Although there has been limited investigations linking the influence of compression garments on athletic performance, it appears the use of compression garments may have a positive effect on athletes during exercise and during recovery periods following exercise. As no studies have reported negative effects on exercise performance or perceptions of pain, the use of compression garments may provide a useful training tool for athletes across a wide variety of sports.
Based on current research findings, listed below are potential areas where a competitive advantage may be gained. So if you DO NOT wish to have the following advantage
- enhancing blood circulation to peripheral limbs
- reducing blood lactate concentration during maximal exercise bouts
- enhancing warm-up via increases in skin temperature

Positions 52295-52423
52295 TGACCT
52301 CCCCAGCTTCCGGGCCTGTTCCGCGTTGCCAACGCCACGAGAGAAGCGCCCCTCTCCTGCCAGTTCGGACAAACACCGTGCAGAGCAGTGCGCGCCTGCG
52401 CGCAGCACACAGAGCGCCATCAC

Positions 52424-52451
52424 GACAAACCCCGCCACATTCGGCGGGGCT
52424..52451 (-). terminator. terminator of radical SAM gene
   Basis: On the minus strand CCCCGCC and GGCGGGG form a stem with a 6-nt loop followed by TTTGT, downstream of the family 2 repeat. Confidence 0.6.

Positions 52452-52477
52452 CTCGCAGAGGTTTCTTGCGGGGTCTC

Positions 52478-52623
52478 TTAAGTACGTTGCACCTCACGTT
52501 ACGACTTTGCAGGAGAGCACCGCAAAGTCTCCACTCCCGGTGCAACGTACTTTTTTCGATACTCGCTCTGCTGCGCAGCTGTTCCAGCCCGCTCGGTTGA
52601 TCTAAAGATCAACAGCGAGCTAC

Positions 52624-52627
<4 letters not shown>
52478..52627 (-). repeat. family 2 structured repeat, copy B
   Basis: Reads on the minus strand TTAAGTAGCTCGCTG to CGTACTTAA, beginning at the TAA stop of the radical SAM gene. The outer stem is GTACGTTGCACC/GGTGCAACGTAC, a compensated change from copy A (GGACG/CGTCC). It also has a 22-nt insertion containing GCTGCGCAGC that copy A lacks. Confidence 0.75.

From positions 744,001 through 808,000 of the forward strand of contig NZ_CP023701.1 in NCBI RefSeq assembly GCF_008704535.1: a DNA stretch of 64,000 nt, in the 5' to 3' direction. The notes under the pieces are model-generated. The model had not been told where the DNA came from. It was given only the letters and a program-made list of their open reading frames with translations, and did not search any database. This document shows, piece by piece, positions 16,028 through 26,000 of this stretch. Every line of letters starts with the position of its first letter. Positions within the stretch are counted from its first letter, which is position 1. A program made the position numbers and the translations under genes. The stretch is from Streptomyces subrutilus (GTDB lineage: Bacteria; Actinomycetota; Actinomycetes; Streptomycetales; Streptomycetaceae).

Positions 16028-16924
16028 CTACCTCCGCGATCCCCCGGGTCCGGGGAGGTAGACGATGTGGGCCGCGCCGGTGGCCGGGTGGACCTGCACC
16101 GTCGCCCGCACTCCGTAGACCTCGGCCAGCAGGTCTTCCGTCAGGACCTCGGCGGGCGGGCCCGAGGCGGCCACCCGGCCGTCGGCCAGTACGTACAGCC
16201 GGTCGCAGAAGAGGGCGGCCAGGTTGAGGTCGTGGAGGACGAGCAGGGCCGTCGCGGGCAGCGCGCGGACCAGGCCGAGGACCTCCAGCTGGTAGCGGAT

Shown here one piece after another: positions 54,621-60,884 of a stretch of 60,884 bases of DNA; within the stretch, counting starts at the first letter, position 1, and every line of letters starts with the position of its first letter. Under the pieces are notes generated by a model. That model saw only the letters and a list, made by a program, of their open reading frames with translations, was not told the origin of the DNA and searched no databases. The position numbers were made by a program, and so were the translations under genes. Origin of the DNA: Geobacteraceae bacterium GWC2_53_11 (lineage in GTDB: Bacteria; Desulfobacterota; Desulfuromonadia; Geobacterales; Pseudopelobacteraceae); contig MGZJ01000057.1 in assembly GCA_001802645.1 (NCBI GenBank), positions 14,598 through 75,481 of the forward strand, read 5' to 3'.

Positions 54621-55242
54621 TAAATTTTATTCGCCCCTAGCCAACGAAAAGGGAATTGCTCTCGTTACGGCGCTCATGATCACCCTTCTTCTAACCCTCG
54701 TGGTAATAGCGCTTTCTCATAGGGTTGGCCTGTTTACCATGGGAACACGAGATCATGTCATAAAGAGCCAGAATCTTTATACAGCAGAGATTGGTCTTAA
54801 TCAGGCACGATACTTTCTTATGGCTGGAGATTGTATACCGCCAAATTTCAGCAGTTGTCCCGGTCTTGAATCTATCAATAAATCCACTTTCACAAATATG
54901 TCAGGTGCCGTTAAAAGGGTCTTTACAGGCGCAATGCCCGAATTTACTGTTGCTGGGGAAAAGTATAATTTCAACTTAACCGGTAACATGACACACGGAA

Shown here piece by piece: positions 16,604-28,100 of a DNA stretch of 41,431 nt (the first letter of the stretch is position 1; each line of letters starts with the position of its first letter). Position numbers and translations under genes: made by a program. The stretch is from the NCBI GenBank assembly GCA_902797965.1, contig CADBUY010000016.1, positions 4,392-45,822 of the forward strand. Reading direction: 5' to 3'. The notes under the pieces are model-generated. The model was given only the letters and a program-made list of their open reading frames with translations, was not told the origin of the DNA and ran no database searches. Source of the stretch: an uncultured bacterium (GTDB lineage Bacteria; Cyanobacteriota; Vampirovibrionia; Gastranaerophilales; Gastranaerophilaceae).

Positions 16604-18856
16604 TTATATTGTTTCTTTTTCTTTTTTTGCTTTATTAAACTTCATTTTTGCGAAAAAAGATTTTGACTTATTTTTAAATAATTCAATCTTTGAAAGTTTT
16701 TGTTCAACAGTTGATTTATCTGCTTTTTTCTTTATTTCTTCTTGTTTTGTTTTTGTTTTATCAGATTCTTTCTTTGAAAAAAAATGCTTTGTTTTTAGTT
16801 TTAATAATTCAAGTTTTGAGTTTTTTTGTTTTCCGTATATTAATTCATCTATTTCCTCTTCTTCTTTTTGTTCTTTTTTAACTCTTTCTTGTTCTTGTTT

- increasing vertical jump height
- improving repetitive jump power
- reducing muscle oscillation upon ground contact
- increasing torque generated about joints, improving performance and reducing the risk of injury, for example, assisting the eccentric action of the hamstring at the end of the swing phase in running
- enhancing recovery following strenuous exercise by aiding in the removal of blood lactate and improving subsequent exercise performance
- reducing the effects of delayed onset muscle soreness in the days following strenuous exercise
- increasing feelings of positive leg sensations both during and following strenuous exercise.
Then, stay away from using compression suit.
In conclusion, according to the literature, compression garments may offer several ergogenic benefits for athletes across a multitude of sporting backgrounds. In particular, some studies have reported that compression garments can improve muscular power, strength, enhance recovery following intense exercise and improve proprioception. However, caution should be taken when choosing the correct compression garment for your sport and ensuring the garment provides enough pressure to promote venous return.